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Plant a Tree

Deforestation is a major problem all over the world, but in Africa the problem is compounded. Many people rely on trees for firewood & charcoal, for cooking and keeping warm, and for building homes, shops and offices.

It is not unusual in Uganda to find a 3 storey building being constructed using gum pole scaffolding. Farmers will happily chop down trees to clear land for crops because the tree can earn them an income as timber but cannot feed their children if it is still in their field.  But they will not consider planting another tree in its place so their children can reap the same benefits in years to come.

Mvule Project logoAt the beginning of 2011 and in celebration of 15 years rafting the Nile, Nile River Explorers embarked on an ambitious commitment to help restore the banks of the Nile with indigenous trees. Our goal was to plant a tree for every person who rafted with us that year.





With the help of The Mvule Project, Nile River Explorers acquired access to large sections of land along the banks of the Nile and began a reforestation programme which included not only the planting of indigenous hard wood trees but also fruit trees and fast growing trees suitable for firewood and building.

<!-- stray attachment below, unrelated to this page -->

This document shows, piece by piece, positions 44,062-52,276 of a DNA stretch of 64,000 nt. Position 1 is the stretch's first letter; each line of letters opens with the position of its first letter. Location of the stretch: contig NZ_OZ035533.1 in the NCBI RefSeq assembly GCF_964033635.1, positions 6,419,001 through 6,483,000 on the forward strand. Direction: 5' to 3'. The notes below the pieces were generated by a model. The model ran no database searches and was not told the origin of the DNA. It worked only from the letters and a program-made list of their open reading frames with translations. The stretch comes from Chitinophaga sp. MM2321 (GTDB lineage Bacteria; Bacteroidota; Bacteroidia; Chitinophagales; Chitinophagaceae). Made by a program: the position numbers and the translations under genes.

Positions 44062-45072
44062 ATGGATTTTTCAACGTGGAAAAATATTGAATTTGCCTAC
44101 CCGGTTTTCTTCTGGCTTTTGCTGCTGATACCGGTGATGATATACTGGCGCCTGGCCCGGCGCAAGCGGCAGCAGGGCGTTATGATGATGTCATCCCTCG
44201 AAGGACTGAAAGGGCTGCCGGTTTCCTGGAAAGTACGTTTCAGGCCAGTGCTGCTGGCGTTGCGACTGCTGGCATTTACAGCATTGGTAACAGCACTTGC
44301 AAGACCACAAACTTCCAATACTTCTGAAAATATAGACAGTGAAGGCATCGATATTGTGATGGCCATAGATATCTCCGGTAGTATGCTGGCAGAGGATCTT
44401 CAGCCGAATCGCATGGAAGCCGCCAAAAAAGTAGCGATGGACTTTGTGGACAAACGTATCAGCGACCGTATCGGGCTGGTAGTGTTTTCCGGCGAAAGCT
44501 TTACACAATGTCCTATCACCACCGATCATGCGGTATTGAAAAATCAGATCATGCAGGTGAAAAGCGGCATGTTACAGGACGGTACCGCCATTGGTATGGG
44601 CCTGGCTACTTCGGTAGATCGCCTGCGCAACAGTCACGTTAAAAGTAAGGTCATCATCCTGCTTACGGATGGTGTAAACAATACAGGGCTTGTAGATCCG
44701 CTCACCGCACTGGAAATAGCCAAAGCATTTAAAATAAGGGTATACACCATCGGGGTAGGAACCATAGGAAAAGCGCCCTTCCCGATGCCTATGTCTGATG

Seedling beds were made at both Explorers River Camp at Bujagali Falls and The Hairy Lemon in Kayunga district. Early in the year over 10,000 seeds were planted in order for them to reach maturity in time for planting during the rainy season.

Mvule tree at sunset 75 year od Mvule cut down

An article from the Mvule Project

The Devastating Effects of Deforestation 12-09-2008
by Bobby Garner, Project Manager

 
Recently I was driving to the furthest village from my home that is still within Busoga (over 3 hours, one way). Abraham Mulongo and Ezekiel Suuti were also with me when we came across this giant mvule that had recently been cut down. We jumped out and posed for a few shots. That tree standing in the background is also a mvule.

We asked some locals and it seems this tree is at least 75 years old. We estimated about 400 sacks of charcoal will be made from it’s branches (one sack of charcoal stands about 4.5 feet in height and has a diameter of 20 inches). The timber alone will bring the owner of this tree more than $2000. This is where things get difficult.
 
The Ugandan government has recognized the deforestation of hardwoods as a national problem and they now ban the cutting and sale of such trees. The fine is more than the sale of the timber and includes imprisonment. But for some the risk is worth it as school fees and food prices continue to rise.
 
If the Mvule Project continues at its present rate, we hope to take Uganda forward on both the ecological and economic fronts.

If replanting is successful, then the government will be able to lift the ban and people can rise in economic standards.

www.mvuleproject.org
www.mvuleproject.org/news/view/10



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